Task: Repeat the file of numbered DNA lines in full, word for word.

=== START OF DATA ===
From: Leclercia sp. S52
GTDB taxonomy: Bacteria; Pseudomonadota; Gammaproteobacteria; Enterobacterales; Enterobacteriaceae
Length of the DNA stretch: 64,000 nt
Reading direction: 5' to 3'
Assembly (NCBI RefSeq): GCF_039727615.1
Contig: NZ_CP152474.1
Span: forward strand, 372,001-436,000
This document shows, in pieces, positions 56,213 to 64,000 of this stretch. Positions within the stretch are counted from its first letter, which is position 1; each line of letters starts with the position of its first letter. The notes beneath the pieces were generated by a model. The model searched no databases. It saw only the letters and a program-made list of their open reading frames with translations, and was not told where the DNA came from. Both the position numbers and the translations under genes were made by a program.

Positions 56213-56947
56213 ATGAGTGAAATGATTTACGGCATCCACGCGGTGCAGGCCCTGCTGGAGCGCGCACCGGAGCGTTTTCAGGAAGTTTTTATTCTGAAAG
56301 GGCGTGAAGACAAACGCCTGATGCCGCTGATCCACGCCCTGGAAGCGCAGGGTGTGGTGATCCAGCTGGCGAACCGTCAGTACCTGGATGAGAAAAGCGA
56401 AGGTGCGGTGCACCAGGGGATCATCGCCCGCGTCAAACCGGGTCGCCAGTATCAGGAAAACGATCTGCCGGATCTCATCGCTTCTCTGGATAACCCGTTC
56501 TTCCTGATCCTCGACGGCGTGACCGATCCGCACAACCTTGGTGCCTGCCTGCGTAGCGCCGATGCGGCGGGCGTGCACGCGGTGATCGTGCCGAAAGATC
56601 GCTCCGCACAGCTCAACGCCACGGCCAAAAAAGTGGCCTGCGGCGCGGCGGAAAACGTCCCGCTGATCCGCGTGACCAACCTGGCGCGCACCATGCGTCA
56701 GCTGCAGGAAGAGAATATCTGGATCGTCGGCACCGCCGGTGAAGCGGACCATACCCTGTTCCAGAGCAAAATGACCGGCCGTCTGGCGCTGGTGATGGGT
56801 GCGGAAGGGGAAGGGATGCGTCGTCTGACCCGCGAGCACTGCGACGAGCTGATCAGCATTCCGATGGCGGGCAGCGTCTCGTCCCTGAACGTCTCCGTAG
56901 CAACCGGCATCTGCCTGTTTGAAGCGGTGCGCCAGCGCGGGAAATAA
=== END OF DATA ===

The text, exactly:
From: Leclercia sp. S52
GTDB taxonomy: Bacteria; Pseudomonadota; Gammaproteobacteria; Enterobacterales; Enterobacteriaceae
Length of the DNA stretch: 64,000 nt
Reading direction: 5' to 3'
Assembly (NCBI RefSeq): GCF_039727615.1
Contig: NZ_CP152474.1
Span: forward strand, 372,001-436,000
This document shows, in pieces, positions 56,213 to 64,000 of this stretch. Positions within the stretch are counted from its first letter, which is position 1; each line of letters starts with the position of its first letter. The notes beneath the pieces were generated by a model. The model searched no databases. It saw only the letters and a program-made list of their open reading frames with translations, and was not told where the DNA came from. Both the position numbers and the translations under genes were made by a program.

Positions 56213-56947
56213 ATGAGTGAAATGATTTACGGCATCCACGCGGTGCAGGCCCTGCTGGAGCGCGCACCGGAGCGTTTTCAGGAAGTTTTTATTCTGAAAG
56301 GGCGTGAAGACAAACGCCTGATGCCGCTGATCCACGCCCTGGAAGCGCAGGGTGTGGTGATCCAGCTGGCGAACCGTCAGTACCTGGATGAGAAAAGCGA
56401 AGGTGCGGTGCACCAGGGGATCATCGCCCGCGTCAAACCGGGTCGCCAGTATCAGGAAAACGATCTGCCGGATCTCATCGCTTCTCTGGATAACCCGTTC
56501 TTCCTGATCCTCGACGGCGTGACCGATCCGCACAACCTTGGTGCCTGCCTGCGTAGCGCCGATGCGGCGGGCGTGCACGCGGTGATCGTGCCGAAAGATC
56601 GCTCCGCACAGCTCAACGCCACGGCCAAAAAAGTGGCCTGCGGCGCGGCGGAAAACGTCCCGCTGATCCGCGTGACCAACCTGGCGCGCACCATGCGTCA
56701 GCTGCAGGAAGAGAATATCTGGATCGTCGGCACCGCCGGTGAAGCGGACCATACCCTGTTCCAGAGCAAAATGACCGGCCGTCTGGCGCTGGTGATGGGT
56801 GCGGAAGGGGAAGGGATGCGTCGTCTGACCCGCGAGCACTGCGACGAGCTGATCAGCATTCCGATGGCGGGCAGCGTCTCGTCCCTGAACGTCTCCGTAG
56901 CAACCGGCATCTGCCTGTTTGAAGCGGTGCGCCAGCGCGGGAAATAA